• Updated Website Address: LocalBanquet.org
  • Looking Back on a Decade of Maple Innovation
  • Listening to Farmers’ Voices in the Ecosystem Services Discussion
  • Updated Website Address: LocalBanquet.org

    We've changed our website. Please update your bookmarks to LocalBanquet.org LocalBanquet.org is where you will now find the latest Local Banquet stories, a new Story of the Day update feature, features from the archives, and information on how to contribute to Local Banquet if you're interested in writing about Vermont agriculture. 

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  • Looking Back on a Decade of Maple Innovation

    Back in 2007, Local Baquet ran an article by Bonnie Hudspeth on maple innovation and production in Vermont. Since then, maple production in Vermont has tripled to 1.8 million gallons a year and innovation seems to have entered a new golden (or perhaps amber) age. We did a quick maple innovation news round up for 2018 / 2019 to help everyone keep up with the some of the trends. 

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  • Listening to Farmers’ Voices in the Ecosystem Services Discussion

    In 2015, the USDA funded a project for UVM researchers to engage in discussions with Vermont farmers about the idea of being paid for ecosystem services. Ecosystem services are things farmers do that improve the environment for everyone, a common example is grass-based farms capturing carbon in the soil as a way to combat climate change. Some services happen naturally through sustainable farming, others take more of an incentive to implement, and either way some policy makers believe that farmers shoudl be compensated for their contribution. 

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Sausage Pan Yorkshire Pudding At Dad’s House

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  • Ready in: 20 minutes prep; 25 minutes to bake
  • Serves: 4
  • Complexity: medium
Sausage Pan Yorkshire Pudding

Original recipe by Denny Partridge.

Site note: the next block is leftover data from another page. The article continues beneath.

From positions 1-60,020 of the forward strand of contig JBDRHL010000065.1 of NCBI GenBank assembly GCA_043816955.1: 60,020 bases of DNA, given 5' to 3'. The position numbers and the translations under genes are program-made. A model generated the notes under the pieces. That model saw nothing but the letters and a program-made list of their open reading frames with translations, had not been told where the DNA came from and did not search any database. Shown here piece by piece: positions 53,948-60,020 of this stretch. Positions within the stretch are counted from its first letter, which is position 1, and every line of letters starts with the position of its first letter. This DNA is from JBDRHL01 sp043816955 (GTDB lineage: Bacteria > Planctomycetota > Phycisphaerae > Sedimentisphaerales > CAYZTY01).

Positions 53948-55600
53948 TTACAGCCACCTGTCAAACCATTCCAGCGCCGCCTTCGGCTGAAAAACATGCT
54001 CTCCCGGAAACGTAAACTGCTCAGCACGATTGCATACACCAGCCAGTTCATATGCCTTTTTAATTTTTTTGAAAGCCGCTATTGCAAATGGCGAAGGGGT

Ingredients

  • Any amount of good breakfast sausage
  • 1 cup flour
  • 1 cup whole milk (raw if available)
  • 1 egg
  • 1 Tb softened (unsalted, if possible) butter
  • 1 tsp baking powder
  • 1/2 tsp sea salt

Directions

Fry sausage in a 10” or 11” cast-iron skillet. Eat it for breakfast with whatever else you like. Don’t wash the pan. Save any leftover bits and pieces, and cover so that no one will snack on them.

When lunchtime looms, preheat the oven to 450°. Put flour, milk, egg, soft butter, baking powder, and salt in a mixing bowl. Combine quickly, mixing with a spoon just enough to integrate the ingredients. Don’t over beat, and don’t use a mixer—hand or otherwise.

When the oven is hot, scrape the unwashed sausage pan with a spatula to loosen any bits stuck on the bottom and then put the skillet in the oven a minute or two, just until it sizzles. Don’t let it burn. (You may need to add a tablespoon of oil if the sausage was lean.) Remove skillet from the oven, and immediately pour the batter into the skillet with the bits and pieces of leftover sausage. Cook for 15 minutes, then turn down the oven to 350° and cook for an additional 10 minutes until it browns and rises.

Share if required. Serve with soup and/or a green salad.

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Our stories, interviews, and essays reveal how Vermont residents are building their local food systems, how farmers are faring in a time of great opportunity and challenge, and how Vermont’s agricultural landscape ties into larger questions of sustainability and the future of our food supply.